Vintage Griffin & George Sonometer

£ 18.00
This Griffin & George Sonometer is ideal for demonstrating the effect of length, tension, diameter, and material on the pitch of a vibrating string. At its core, the sonometer is a 1.14 metre long hollow wooden box with metre rules, support struts and fastenings on either end. Strings can be rigidly attached to the fastenings, with provisions to changing the tension.
Several experiments are possible with this;
1) Show that the frequency varies inversely as the length of the vibrating string: The length of each string can be changed by moving a bridge under it. If the string is plucked near one end and stopped at 1/2, 1/3, 1/4, 1/5, etc, of its length, the 2nd, 3rd, 4th, 5th, etc. harmonics will be sounded. If a sharp-edged piece of soft rubber (an eraser) is used to stop the string, it is possible to make 10 or more harmonics audible.
2) Intervals: If you make the string 2/3 of its original length, the pitch rises exactly a perfect fifth, a fraction 3/2 above its original frequency. If you make the length 3/4 as long, the pitch rises a perfect fourth, or a fraction 4/3 above what it was.
3) The frequency varies directly as the square root of the tension: The string passes over a pulley and the tension is provided by hanging a weight from the end of the string ... quadruple the weight to secure twice the frequency.
4) Finally, the frequency varies inversely as the square root of the mass per unit length of the string. We have a small selection of wire sizes to show this.
This Griffin & George Sonometer is ideal for demonstrating the effect of length, tension, diameter, and material on the pitch of a vibrating string. At its core, the sonometer is a 1.14 metre long hollow wooden box with metre rules, support struts and fastenings on either end. Strings can be rigidly attached to the fastenings, with provisions to changing the tension.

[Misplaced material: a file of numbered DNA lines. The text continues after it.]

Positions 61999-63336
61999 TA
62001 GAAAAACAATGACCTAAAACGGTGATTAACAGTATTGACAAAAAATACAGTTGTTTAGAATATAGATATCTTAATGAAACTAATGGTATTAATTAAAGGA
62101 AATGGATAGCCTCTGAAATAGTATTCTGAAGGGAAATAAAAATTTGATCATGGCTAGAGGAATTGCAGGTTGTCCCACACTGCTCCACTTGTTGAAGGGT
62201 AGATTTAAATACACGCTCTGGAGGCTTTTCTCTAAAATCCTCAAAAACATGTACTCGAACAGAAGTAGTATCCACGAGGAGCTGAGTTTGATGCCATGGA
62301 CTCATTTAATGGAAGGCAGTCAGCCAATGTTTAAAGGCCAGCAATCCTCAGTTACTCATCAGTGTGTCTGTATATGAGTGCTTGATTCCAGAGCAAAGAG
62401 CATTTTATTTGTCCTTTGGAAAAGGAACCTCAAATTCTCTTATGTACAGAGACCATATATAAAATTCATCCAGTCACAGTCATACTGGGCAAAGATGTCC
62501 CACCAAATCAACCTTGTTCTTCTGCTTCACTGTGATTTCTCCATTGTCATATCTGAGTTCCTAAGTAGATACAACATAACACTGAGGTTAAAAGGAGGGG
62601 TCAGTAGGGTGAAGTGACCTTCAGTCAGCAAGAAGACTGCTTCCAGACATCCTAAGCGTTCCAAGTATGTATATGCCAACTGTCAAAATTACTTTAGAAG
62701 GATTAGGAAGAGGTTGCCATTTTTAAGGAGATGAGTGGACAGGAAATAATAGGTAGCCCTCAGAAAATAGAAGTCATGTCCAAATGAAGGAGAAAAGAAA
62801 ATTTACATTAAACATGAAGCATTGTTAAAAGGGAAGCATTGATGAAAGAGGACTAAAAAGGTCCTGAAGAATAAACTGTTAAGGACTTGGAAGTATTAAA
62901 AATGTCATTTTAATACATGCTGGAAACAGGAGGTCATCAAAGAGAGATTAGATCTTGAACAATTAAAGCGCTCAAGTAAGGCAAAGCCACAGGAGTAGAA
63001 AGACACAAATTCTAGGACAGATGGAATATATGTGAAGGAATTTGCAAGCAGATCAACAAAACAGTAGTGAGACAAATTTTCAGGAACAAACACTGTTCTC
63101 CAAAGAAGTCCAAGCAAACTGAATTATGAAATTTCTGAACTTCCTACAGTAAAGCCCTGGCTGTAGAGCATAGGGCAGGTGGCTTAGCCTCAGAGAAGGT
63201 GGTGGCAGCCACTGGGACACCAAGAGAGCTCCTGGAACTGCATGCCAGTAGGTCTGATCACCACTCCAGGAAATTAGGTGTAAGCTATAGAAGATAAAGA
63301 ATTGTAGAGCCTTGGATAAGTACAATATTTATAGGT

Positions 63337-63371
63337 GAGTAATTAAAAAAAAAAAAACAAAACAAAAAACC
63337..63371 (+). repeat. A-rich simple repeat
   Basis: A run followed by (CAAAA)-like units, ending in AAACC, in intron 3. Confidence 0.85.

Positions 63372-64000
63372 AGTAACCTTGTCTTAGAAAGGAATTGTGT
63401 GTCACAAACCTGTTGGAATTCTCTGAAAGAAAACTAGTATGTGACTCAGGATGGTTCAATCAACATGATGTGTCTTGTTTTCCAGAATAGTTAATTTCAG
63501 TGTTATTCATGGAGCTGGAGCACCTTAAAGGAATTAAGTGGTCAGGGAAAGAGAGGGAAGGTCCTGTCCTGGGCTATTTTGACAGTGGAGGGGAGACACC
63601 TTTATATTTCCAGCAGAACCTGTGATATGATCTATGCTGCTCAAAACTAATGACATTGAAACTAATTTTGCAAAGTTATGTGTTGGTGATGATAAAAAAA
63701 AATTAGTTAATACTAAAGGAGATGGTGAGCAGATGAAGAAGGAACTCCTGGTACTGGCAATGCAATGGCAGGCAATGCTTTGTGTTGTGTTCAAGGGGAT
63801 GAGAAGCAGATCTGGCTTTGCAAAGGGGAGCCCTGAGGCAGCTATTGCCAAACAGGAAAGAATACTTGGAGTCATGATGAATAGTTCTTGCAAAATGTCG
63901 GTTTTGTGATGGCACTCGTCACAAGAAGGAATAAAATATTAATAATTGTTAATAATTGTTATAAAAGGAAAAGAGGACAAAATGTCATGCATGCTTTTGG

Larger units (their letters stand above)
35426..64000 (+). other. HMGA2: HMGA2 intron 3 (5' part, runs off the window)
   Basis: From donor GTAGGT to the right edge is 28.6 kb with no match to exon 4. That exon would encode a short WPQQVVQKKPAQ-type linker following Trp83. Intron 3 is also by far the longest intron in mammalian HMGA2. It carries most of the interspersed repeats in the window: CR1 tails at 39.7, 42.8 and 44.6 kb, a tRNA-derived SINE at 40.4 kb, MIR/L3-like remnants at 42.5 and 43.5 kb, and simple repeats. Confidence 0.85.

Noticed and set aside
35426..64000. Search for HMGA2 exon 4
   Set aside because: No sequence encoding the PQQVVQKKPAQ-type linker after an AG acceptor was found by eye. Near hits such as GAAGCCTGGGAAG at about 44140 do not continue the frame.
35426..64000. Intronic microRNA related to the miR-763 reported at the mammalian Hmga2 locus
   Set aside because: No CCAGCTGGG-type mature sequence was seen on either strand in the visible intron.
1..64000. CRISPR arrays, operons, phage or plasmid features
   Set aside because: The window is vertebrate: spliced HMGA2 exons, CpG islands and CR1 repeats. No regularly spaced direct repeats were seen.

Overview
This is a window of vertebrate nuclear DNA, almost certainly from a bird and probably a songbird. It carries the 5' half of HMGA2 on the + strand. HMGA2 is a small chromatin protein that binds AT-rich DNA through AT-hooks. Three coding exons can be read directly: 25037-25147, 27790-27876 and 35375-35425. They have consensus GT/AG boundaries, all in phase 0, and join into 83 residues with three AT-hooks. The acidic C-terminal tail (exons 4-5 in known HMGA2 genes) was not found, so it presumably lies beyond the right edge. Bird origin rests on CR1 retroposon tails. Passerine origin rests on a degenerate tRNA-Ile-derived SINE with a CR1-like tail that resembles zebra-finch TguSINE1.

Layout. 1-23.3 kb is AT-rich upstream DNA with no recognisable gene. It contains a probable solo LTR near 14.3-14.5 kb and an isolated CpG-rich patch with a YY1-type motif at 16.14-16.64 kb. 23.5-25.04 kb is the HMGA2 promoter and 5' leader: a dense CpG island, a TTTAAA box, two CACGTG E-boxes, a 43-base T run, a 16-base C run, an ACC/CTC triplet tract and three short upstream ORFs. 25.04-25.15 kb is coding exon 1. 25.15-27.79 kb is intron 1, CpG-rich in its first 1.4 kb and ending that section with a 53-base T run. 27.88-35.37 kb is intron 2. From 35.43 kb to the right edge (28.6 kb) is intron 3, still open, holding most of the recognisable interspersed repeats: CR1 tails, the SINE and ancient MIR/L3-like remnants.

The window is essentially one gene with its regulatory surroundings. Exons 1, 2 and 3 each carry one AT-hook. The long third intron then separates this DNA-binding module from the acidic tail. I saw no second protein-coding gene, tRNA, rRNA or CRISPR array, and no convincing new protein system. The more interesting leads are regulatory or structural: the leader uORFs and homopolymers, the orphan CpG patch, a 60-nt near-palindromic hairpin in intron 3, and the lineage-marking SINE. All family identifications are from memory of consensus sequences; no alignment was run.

Several experiments are possible with this;
1) Show that the frequency varies inversely as the length of the vibrating string: The length of each string can be changed by moving a bridge under it. If the string is plucked near one end and stopped at 1/2, 1/3, 1/4, 1/5, etc, of its length, the 2nd, 3rd, 4th, 5th, etc. harmonics will be sounded. If a sharp-edged piece of soft rubber (an eraser) is used to stop the string, it is possible to make 10 or more harmonics audible.
2) Intervals: If you make the string 2/3 of its original length, the pitch rises exactly a perfect fifth, a fraction 3/2 above its original frequency. If you make the length 3/4 as long, the pitch rises a perfect fourth, or a fraction 4/3 above what it was.
3) The frequency varies directly as the square root of the tension: The string passes over a pulley and the tension is provided by hanging a weight from the end of the string ... quadruple the weight to secure twice the frequency.
4) Finally, the frequency varies inversely as the square root of the mass per unit length of the string. We have a small selection of wire sizes to show this.